Glossary


EPFL-PCF EPFL-Proteomics Core Facility
FSB School of Basic Sciences – Faculté des Sciences de Base
FSV School of Life Sciences – Faculté des Sciences de la Vie
ISREC Institut Suisse de Recherche Expérimentale sur le Cancer
UNIL Université de Lausanne

HPLC High Performance Liquid Chromatography
IEX Ion Exchange
LC Liquid Chromatography
LC-MS Liquid Chromatography coupled to Mass Spectrometry
nLC Nano-Liquid Chromatography
rpHPLC Reverse Phase HPLC
SAX Strong Anion Exchange
SCX Strong Cation Exchange

CAD Collisionnally Activated Dissociation (same as CID)
CID Collision Induced Dissociation (sane as CAD)
Deconvolution Action of extracting the molecular mass from the distribution of multiply charged ions of the molecule of interest.
ECD Electron Capture Dissociation
ES-MS or ESI-MS ElectroSpray (Ionization) Mass Spectrometry
IS or TIS Timed Ion Selector for parent ion selection in MALDI PSD and TOF/TOF experiments
ISD In-Source Decay
LID Laser Induced Dissociation
LIFT-TOF Second Ion Source in the TOF-TOF instrument
MALDI-TOF Matrix-Assisted Laser Desorption/Ionization Time-Of-Flight
MS Mass Spectrometry
MS(n) or Tandem MS Multistage ion fragmentation capability with n≥2
PSD Post-Source Decay
SORI-CAD Sustained Off-Resonance Irradiation-CAD

Proteomics is the analysis of complete complements of proteins, and includes not only the identification and quantification of proteins, but also the determination of their localization, modifications, interactions, activities, and, ultimately, their function (Stanley Fields).
PTM Post-Translational Modification(s) ex: glycosylation, phosphorylation, etc…
PMF Peptide Mass Fingerprint.
‘Shotgun Proteomics’ refers to the direct analysis of complex protein mixtures to rapidly generate a global profile of the protein complement within the mixture. This approach has been facilitated by the use of multidimensional protein identification technology (MudPIT), which incorporates multidimensional high-pressure liquid chromatography (LC/LC), tandem mass spectrometry (MS/MS) and database-searching algorithms.

“An Automated Multidimensional Protein Identification Technology for shotgun proteomics” Wolters D. et al., Anal. Chem. 2001 35 (23): 5683-5690.
“Shotgun proteomics: tools for the analysis of complex biological systems.” Wu and MacCoss Curr. Opin. Mol. Ther. 2002 4 (3):242-50.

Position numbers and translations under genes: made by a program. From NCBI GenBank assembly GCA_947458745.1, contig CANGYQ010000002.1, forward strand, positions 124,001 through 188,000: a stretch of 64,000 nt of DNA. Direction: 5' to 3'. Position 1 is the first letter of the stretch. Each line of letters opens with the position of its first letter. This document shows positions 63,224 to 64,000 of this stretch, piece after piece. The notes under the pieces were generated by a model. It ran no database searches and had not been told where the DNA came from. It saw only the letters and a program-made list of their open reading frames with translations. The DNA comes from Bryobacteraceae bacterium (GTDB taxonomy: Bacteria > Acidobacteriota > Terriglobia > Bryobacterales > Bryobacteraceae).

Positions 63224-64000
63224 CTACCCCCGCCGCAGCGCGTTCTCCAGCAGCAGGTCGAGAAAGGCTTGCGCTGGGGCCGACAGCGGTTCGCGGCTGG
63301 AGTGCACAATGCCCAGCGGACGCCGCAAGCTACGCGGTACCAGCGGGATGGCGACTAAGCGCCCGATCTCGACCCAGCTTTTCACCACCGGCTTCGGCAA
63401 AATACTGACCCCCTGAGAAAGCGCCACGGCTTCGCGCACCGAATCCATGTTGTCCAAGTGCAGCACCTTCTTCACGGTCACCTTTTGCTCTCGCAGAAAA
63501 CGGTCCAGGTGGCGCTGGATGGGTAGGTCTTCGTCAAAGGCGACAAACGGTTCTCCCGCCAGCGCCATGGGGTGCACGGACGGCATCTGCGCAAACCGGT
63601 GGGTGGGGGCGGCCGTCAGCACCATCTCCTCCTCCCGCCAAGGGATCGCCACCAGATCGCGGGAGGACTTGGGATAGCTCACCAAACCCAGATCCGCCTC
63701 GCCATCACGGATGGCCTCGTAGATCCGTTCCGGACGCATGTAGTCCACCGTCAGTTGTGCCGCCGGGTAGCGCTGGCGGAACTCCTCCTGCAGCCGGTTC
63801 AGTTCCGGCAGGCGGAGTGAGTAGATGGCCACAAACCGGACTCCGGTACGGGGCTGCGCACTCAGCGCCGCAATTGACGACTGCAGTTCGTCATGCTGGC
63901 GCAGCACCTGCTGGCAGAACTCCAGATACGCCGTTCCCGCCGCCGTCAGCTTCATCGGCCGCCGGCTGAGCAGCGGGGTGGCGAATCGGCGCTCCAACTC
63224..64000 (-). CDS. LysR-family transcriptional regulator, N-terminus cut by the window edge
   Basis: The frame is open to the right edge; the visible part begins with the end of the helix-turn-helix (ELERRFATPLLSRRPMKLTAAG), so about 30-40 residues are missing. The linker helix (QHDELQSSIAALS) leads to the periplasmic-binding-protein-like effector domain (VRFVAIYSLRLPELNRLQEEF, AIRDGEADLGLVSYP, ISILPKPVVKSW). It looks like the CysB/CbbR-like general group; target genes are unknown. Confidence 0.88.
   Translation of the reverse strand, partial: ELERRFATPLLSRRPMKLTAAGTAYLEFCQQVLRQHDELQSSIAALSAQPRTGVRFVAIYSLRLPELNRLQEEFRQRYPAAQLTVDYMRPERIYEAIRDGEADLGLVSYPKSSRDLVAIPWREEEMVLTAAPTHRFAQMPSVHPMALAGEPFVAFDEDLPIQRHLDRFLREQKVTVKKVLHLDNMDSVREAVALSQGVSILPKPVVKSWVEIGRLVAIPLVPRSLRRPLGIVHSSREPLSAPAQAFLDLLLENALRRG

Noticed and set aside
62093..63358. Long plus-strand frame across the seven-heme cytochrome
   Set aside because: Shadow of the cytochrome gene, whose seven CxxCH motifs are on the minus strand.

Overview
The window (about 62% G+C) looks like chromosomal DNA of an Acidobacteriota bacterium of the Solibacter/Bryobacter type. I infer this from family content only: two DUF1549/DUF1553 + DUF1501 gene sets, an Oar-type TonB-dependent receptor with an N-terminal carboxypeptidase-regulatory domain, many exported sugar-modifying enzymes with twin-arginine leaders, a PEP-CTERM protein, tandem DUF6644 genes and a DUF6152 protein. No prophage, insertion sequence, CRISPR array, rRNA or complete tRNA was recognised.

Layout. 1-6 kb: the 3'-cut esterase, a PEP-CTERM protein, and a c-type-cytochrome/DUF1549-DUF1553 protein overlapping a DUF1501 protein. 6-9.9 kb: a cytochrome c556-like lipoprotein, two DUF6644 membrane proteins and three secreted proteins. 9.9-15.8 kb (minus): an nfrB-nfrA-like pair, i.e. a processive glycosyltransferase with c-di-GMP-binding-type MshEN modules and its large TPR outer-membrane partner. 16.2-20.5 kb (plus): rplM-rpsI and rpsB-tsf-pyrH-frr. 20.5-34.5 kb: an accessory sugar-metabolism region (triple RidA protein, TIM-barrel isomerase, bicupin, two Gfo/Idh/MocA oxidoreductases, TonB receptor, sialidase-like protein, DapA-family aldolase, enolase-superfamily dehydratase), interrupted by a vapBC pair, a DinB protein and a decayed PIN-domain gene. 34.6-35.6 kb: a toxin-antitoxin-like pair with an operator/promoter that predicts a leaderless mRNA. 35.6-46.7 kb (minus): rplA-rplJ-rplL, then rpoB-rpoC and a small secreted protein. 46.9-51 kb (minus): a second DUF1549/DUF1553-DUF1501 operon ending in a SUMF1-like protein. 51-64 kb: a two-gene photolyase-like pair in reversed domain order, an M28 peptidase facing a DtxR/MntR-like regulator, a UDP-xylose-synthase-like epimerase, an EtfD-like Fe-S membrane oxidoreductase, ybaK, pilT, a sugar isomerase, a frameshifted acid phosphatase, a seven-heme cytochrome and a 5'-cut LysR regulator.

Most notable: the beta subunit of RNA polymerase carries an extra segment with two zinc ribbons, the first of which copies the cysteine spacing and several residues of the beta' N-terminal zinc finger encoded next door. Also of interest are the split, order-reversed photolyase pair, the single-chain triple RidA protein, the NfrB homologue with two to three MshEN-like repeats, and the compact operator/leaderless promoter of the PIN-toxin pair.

MudPIT A term introduced by John Yates and stands for Multidimensional Protein Identification Technology which incorporates multidimensional high-pressure liquid chromatography (LC/LC), tandem mass spectrometry (MS/MS) and database-searching algorithms. The MudPIT approach relies heavily on specific database-search engines and other bioinformatics tools to facilitate the interpretation.

“Large-scale analysis of the yeast proteome by multidimensional protein identification technology.” Washburn MP, Wolters D, Yates JR 3rd Nat. Biotechnol. 2001 Mar;19(3):242-7.

Top-Down This term refers to approaches that attempt to determine the structure of the protein directly on the protein itself without breaking it into pieces by digestion. The Top-Down approach makes use of mass spectrometers capable of isolating ions of the protein and breaking them into fragments of interpretable size that bear sequence information. The Top-Down approach relies also heavily on specific database-search engines to facilitate the interpretation.

“Proteomics by FTICR mass spectrometry: top down and bottom up.” Bogdanov B and Smith RD. Mass Spectrom Rev. 2005 Mar-Apr;24(2):168-200. Review.

Bottom-Up This term refers to approaches that have been developed for the identification of proteins and the in-depth characterization of their structure. The term Bottom-Up reflects the reconstruction of the primary structure of the proteins from the little pieces of sequences of the peptides that could either be identified in databases or derived from the analysis of their mass spectra. Bottom-up approaches are often applied on protein mixtures in comparative proteomics using the MudPIT methodology.

“Proteomics by FTICR mass spectrometry: top down and bottom up.” Bogdanov B and Smith RD. Mass Spectrom Rev. 2005 Mar-Apr;24(2):168-200. Review.